The general pattern of cooler than average temperatures and dry weather continues into early next week before we start warming back up a bit. But for now, I don't see a need for any Heat Advisories after tomorrow for a while!

(Don't forget, our complete guide to viewing the eclipse in the Mid-South can be found right here on the blog. It's less than a month away!)

Erik Proseus
MWN Meteorologist

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Friday, July 21, 2017

Excessive heat slowly gives way to increased rain chances


We'll start this blog with a bit of "hopeful" news as we bake in the Mid-South sauna...

This map by Brian Brettschneider shows the normal midpoint of summer for a given location. Here in Memphis, it's around July 17 according to the data. We're slowly making progress towards fall!
What this means is that the average "peak" of summer heat here in the Memphis area is now in the rearview mirror. We're on the long downhill slide towards autumn. But summer is certainly not over yet!

A sprawling high pressure system at the mid and upper levels of the atmosphere is responsible for bringing the heat the past few days, while surface high pressure just to our east has allowed Gulf moisture to pool over the region, creating a very humid airmass that has exacerbated the hot conditions.

High pressure at the mid-levels of the atmosphere (500mb or 18,000', shown above) sits directly over the region, resulting in very hot air in the Mid-South under this "heat dome." It will slowly weaken as shift east this weekend. (PivotalWx)
UPDATED 3:00PM: An Excessive Heat Warning is in effect for much of the metro through Saturday evening and Heat Advisories remain in effect through Sunday as temperatures rise well into the mid (and for today, perhaps upper) 90s. Heat indices are averaging near 110° at mid-afternoon as the humidity has cranked up as well, evident in dewpoint readings in the upper 70s to near 80.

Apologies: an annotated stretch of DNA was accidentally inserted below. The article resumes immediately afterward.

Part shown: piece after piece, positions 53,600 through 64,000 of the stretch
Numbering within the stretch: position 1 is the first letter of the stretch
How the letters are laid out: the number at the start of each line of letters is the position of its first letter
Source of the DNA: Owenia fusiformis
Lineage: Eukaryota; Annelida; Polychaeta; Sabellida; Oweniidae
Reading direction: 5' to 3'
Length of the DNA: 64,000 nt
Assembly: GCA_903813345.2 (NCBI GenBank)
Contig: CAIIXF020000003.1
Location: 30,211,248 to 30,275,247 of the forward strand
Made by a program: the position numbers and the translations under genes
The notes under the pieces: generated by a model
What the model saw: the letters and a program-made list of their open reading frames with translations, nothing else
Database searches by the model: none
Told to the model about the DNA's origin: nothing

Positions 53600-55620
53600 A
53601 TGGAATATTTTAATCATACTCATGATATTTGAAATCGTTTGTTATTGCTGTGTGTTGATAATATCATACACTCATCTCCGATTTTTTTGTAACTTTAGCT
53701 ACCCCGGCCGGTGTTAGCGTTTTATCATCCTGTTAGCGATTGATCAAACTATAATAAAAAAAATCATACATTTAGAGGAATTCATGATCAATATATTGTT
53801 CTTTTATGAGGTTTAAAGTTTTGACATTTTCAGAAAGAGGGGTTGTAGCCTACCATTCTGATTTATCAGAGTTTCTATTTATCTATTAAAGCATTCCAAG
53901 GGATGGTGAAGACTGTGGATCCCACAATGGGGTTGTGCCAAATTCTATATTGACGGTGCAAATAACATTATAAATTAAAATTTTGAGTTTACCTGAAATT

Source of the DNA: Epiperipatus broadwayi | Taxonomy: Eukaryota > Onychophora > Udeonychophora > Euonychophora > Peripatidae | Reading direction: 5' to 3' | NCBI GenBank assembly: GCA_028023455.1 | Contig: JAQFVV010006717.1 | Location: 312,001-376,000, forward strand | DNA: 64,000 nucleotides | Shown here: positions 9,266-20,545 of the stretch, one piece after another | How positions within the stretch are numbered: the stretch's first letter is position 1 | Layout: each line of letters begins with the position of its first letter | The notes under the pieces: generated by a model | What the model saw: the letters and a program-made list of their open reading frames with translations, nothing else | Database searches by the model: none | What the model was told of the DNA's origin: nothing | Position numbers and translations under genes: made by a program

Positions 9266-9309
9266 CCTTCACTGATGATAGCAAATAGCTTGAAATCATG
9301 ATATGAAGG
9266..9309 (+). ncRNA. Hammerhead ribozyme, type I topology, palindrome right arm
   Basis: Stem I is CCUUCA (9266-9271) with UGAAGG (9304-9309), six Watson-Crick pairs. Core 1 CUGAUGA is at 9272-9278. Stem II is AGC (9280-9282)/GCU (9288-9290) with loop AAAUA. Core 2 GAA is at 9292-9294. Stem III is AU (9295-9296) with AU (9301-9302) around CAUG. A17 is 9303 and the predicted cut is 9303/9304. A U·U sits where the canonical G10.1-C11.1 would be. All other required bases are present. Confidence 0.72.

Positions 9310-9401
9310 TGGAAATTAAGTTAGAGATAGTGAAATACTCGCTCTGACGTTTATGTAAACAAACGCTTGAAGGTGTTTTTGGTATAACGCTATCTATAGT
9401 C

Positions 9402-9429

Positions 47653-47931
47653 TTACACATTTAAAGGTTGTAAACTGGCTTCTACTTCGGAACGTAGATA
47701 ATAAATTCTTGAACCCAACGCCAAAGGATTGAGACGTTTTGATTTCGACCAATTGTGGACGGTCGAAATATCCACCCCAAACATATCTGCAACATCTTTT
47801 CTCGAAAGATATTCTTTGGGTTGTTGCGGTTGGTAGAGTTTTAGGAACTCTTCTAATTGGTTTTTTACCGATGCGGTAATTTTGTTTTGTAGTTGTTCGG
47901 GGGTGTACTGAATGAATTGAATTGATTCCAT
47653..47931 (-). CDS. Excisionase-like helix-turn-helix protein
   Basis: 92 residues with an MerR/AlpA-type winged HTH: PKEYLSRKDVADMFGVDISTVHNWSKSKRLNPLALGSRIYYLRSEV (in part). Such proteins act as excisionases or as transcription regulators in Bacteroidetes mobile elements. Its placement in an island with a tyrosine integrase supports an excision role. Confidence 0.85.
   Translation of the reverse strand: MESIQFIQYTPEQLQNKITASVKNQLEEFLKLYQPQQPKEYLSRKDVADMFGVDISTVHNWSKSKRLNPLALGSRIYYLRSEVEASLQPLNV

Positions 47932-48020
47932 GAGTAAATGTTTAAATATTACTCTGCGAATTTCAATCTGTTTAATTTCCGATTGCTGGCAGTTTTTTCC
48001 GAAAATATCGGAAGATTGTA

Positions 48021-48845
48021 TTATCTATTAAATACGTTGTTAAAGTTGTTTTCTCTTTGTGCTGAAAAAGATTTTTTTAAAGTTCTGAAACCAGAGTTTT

Like yesterday, there is only a slight chance of a cooling shower today, and it certainly does very little for the high humidity values. The general trend continues Saturday, though the upper level high pressure system that has brought the "heat dome" to the middle part of the country the past few days will start to move east, allowing perhaps a few more clouds and widely scattered showers, which could work to keep the heat index below 110° and temperatures in the mid 90s instead of creeping towards the upper 90s. If you have to be outside the next couple days, please take precautions against the heat and listen to your body for these signs of heat stress:

As high pressure aloft weakens this weekend, the heat will abate just a bit, as well as allowing rain chances to increase a bit, especially during the afternoon hours. Humidity will remain high, but with temperatures still in the mid 90s through Sunday, heat indices will remain above the 105° danger level. A few afternoon t'storms are possible Saturday, then scattered thunderstorms are expected on Sunday into Sunday night.